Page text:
11 Things We Learned This Week

This week, we learned …

there’s a frogpocalypse in South Florida, and a new population of critically endangered tigers has been discovered in Thailand.

Only about 220 Indochinese tigers like this one remain in the wild.
Photograph by Steve Winter, National Geographic

Where else have cane toads wreaked havoc?

Where are the world’s tiger ranges?


… one high school’s lesson for helping English Language Learners get to college.

At one Indiana high school, English language learners there can graduate with a diploma and an associate’s degree. Photograph by Otis Imboden, National Geographic

How does your brain navigate language?


… travel advice for spies.

This is one method of transportation of spies.
Photograph courtesy the New York World-Telegram and the Sun Newspaper Photograph Collection, Library of Congress. Public domain

Have spies not followed travel advice?

… five ways college teachers can improve their instruction.

A College of William and Mary class improves its core instructional techniques.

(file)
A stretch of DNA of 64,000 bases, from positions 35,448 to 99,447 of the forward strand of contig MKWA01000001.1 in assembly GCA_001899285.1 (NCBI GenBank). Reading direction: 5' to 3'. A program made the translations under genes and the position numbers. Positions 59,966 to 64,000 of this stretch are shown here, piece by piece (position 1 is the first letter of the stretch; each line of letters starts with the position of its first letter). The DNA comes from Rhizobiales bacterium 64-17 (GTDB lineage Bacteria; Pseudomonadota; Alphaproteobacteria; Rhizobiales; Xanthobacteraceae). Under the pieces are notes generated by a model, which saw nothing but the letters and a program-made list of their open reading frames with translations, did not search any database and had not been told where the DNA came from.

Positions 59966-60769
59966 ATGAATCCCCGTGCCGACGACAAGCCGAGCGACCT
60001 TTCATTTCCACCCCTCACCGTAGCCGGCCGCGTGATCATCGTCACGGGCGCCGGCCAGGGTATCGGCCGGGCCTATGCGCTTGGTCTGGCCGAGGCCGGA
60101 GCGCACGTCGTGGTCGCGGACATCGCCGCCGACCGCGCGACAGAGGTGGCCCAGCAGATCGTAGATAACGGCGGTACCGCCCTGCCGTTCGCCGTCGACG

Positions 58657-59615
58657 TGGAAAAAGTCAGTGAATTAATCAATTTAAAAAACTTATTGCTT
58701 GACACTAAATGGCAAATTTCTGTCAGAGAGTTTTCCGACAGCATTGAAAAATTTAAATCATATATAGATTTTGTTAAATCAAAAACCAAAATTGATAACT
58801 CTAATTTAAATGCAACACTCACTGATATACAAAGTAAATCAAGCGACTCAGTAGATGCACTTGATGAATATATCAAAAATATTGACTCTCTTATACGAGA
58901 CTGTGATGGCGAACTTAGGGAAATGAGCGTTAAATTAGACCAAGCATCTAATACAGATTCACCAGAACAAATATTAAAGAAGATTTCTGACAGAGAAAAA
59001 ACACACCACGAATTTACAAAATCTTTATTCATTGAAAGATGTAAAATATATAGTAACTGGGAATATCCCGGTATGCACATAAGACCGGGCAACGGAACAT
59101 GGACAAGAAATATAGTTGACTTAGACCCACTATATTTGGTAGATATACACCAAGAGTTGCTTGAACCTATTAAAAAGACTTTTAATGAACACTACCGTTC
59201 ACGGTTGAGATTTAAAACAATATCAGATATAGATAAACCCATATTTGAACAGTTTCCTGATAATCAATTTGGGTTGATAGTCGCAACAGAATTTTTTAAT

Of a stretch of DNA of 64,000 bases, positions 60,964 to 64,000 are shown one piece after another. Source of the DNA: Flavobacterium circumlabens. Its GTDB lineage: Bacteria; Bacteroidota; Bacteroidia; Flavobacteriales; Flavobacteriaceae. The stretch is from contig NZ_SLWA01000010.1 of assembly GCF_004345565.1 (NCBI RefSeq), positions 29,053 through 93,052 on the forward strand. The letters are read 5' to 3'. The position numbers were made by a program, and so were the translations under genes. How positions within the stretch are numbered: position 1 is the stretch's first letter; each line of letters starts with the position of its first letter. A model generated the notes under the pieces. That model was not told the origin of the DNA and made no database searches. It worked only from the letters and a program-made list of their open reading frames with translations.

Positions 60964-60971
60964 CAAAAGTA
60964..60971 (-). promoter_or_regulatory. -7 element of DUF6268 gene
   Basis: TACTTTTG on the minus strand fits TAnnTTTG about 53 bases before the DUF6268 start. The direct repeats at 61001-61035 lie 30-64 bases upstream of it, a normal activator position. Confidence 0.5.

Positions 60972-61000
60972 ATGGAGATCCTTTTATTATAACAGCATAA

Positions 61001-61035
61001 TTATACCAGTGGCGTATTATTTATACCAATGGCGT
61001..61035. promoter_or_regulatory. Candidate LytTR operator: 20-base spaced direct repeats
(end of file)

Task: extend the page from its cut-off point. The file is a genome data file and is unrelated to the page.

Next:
Photograph by B. Anthony Stewart and Donald McBain, National Geographic

Can a college mascot improve teaching?


… a Guyana tribe is going high-tech to protect its land.

Wai-Wais in the remote southern district of Kanashen have been trained in the use of cutting-edge software, smartphones and GPS to gather data and assess carbon stocks.
Photo by Marcelo Camargo/Agência Brasil CC-BY-3.0

How else are indigenous South Americans working to protect their land?


… how to teach yourself physics and math.

Use math skills to help solve explorers’ engineering problems.


… how stations on the London Underground got their names.

What’s the London Underground?


… rural districts are moving to four-day school weeks, and kids still prefer paper books to screens.

Three sisters share a copy of National Geographic Magazine in La Venta, Tabasco, Mexico, in 1947.
Photograph by Richard Hewitt Stewart, National Geographic

Enjoy a diverse reading list for kids!

… Utah has the highest rate of upward mobility in America, some of the best social services, and one of the smallest state governments.

Download the dream!


… cold-water coral reefs may stand up to climate change.

Cold-water corals like this bubblegum coral may have some buffer from the perils of climate change.
Photograph by NOAA/MBARI. Public domain

What are cold-water corals?


… where we are in the unmeasured world.

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